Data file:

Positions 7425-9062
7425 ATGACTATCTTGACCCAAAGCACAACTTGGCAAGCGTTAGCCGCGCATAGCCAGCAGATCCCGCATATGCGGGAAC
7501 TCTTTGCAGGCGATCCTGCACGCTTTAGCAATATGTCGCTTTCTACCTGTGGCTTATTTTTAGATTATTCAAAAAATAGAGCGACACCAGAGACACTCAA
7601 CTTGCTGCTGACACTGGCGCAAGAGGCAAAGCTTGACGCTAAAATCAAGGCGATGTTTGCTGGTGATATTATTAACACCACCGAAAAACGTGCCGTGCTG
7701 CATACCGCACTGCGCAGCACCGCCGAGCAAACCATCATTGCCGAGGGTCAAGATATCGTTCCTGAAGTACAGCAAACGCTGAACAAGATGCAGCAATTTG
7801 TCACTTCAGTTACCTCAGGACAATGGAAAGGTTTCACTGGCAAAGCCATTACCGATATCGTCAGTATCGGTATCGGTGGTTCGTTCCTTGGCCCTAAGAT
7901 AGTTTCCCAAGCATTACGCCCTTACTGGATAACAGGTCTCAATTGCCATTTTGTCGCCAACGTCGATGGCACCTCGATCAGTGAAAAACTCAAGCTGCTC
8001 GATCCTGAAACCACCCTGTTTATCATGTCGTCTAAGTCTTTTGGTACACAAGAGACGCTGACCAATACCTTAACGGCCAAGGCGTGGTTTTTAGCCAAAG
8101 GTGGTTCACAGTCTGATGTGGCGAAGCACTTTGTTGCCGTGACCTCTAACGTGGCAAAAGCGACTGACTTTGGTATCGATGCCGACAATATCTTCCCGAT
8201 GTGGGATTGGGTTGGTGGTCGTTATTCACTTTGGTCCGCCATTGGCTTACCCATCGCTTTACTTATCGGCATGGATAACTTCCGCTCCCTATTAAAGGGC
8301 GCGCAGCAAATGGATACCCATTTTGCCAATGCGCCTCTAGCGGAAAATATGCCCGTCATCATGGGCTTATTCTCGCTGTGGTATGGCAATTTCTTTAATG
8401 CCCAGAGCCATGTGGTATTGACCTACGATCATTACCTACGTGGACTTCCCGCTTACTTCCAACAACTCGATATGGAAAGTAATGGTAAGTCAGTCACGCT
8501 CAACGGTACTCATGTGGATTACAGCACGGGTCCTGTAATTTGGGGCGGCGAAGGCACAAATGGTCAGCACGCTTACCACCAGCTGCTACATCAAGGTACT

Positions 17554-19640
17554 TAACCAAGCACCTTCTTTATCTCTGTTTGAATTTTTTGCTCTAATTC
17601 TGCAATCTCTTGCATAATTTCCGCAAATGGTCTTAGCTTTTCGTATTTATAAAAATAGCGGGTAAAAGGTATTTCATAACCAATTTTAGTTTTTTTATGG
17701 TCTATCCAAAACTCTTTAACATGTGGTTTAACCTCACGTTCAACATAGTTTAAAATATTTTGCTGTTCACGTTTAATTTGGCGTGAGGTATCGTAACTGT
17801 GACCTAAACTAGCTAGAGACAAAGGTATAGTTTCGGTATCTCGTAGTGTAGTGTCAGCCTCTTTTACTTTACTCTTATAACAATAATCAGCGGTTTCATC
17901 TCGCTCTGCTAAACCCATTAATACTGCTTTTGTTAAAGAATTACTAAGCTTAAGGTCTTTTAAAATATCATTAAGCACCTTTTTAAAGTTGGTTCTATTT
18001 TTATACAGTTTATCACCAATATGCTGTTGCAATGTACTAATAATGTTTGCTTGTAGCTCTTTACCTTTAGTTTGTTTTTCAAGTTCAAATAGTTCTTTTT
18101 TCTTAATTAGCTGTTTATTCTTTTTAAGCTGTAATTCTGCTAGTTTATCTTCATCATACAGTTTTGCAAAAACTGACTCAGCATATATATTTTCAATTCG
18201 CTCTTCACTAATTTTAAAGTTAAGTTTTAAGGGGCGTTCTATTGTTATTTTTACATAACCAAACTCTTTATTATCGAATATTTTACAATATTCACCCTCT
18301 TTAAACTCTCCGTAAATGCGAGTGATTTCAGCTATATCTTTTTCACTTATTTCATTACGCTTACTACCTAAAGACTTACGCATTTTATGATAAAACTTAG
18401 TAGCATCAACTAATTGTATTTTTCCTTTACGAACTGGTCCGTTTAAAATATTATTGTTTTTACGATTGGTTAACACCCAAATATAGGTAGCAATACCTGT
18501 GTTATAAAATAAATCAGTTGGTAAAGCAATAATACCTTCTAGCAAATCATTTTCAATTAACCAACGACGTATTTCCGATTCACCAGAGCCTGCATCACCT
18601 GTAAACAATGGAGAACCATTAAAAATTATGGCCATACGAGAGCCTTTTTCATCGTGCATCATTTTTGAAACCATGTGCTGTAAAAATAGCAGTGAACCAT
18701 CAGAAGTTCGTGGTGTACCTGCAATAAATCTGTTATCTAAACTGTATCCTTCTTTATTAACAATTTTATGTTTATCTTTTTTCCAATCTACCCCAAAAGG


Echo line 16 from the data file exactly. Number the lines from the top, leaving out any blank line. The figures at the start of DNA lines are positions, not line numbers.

17601 TGCAATCTCTTGCATAATTTCCGCAAATGGTCTTAGCTTTTCGTATTTATAAAAATAGCGGGTAAAAGGTATTTCATAACCAATTTTAGTTTTTTTATGG